Mammoth bones have been unearthed at Oregon’s Reser Stadium, and apparently the fossils are incredibly well-preserved.
The surprising discovery was made on Monday, January 25, as the Valley Football Center located on the Oregon State University campus in Corvallis was undergoing expansion works.
As construction crews were busy digging around the northern side of the outdoor athletic stadium, where the new locker room was supposed to be built, they brought to light incredible large, strange bones, which they initially mistook for tree trunks.
Completely stunned, Tim Sissel, general contractor and senior project manager at Fortis Construction, diligently stopped the excavation process in its tracks, and immediately alerted archaeologists at Oregon State University.
After a thorough examination, experts determined that the ancient remains dated back from more than 10,000 years ago.
Initially, a 5-foot long femur, a pelvis and several ribs from a mammoth were dredged up, and afterwards several other prehistoric remains were unearthed, all of them pertaining to animals that roamed present-day Corvallis during the Ice Age.
For instance, researchers were able to retrieve the carcass of an extinct camel species, and also that of an ancient bison.
Apparently, it’s likely that the 10-foot hollow located in the vicinity of Reser Stadium used to be a watering hole, a marsh or a small lake.
As explained by Loren Davis, associate professor of anthropology, creatures whose health was beginning to fail would frequently spend their last days near a water body, and that might explain why so many fossils have surfaced in the area.
In fact, the entire Willamette Valley, where Corvallis is located, used to be a very rich ecosystem in bygone times, being populated by thousands of mammoths, tigers, bison, giant ground sloths, lions, bears, beavers and camels.
However, this was the first time that fossils were identified right on Ohio State University’s campus, and that’s why the discovery was so jaw-dropping for students and academics likewise.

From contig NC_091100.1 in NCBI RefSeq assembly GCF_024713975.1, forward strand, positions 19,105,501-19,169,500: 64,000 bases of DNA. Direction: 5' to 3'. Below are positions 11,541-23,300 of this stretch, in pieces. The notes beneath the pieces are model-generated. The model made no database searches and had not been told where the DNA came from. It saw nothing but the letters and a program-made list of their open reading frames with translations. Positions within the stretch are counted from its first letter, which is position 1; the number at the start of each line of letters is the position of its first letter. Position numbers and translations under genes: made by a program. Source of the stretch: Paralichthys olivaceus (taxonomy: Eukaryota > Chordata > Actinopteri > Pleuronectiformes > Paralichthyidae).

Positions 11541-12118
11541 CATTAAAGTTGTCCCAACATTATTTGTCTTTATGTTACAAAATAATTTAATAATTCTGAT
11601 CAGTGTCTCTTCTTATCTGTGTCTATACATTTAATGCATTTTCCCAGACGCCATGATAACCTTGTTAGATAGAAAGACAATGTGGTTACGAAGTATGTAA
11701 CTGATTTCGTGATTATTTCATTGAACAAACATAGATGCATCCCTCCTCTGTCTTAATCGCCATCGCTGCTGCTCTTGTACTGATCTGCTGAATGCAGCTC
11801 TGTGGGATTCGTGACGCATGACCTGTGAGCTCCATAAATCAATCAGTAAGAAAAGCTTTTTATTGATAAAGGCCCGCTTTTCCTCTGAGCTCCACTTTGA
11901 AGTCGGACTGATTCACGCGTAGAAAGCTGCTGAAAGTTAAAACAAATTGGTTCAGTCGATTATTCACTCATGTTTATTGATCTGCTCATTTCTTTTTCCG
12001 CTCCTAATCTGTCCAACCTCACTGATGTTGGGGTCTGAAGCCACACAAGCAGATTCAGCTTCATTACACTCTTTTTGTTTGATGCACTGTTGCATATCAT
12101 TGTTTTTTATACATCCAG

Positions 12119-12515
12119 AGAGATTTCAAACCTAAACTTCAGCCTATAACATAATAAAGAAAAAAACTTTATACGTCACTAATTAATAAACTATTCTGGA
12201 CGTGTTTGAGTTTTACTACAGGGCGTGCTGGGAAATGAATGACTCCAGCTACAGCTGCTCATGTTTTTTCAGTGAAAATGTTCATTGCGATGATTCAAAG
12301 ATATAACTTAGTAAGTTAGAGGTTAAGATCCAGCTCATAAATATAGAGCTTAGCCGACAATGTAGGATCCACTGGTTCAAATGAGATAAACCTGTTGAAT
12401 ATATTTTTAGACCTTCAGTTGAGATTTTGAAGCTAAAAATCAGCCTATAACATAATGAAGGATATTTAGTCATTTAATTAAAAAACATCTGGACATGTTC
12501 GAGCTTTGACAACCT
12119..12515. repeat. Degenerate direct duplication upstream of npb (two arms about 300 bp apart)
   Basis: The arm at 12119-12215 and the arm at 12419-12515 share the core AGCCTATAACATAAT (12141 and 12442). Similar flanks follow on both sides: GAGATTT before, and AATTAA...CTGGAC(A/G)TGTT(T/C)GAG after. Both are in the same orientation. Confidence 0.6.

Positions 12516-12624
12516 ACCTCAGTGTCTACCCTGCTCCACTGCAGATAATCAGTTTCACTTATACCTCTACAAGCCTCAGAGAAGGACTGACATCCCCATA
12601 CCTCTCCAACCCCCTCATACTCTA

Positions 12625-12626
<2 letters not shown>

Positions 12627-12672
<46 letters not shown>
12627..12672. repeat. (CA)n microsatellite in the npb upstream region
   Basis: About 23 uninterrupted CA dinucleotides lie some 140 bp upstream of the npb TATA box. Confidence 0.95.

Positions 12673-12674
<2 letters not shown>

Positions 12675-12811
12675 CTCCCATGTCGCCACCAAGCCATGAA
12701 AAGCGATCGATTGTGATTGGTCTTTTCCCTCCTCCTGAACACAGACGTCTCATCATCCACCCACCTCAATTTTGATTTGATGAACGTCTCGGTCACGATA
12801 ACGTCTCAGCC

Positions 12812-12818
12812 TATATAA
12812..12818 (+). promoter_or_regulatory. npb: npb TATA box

Construction works at the Reser stadium field were temporarily been brought to a halt, as experts tried to retrieve the entire archaeological treasure that had been lying hidden there for thousands of years.
Now, it appears that their mission is complete, and given that no human remains or artifacts have been found in the area, the pit couldn’t be listed as an archaeological site that should be conserved and restored.
As a result, the expansion of the stadium will continue as before, and hopefully no other covert fossils will be disrupted as the excavation resumes.
Meanwhile, Oregon State University representative Steve Clark has declared that the public institution has no desire to sell the paleontology finds to a local museum.
Instead, the ancient bones will most likely be kept by the university, in order to be analyzed even more carefully by archaeologists.
At the moment, since the fossils were kept under heavy wet soil for the last 10,000 years, some of them are exceptionally well-preserved.
However, now that they have been removed from that protective environment, they are getting progressively drier and are much more exposed to decay, so experts will also have to find a way of keeping them intact, by coating them with various chemicals in order to preserve them and eventually date them with greater accuracy.
Once this aim is achieved, the Ice Age remains will probably be featured as part of an open exhibition, giving students, professors and visitors the chance to marvel at them whenever they wish.
Image Source: OPB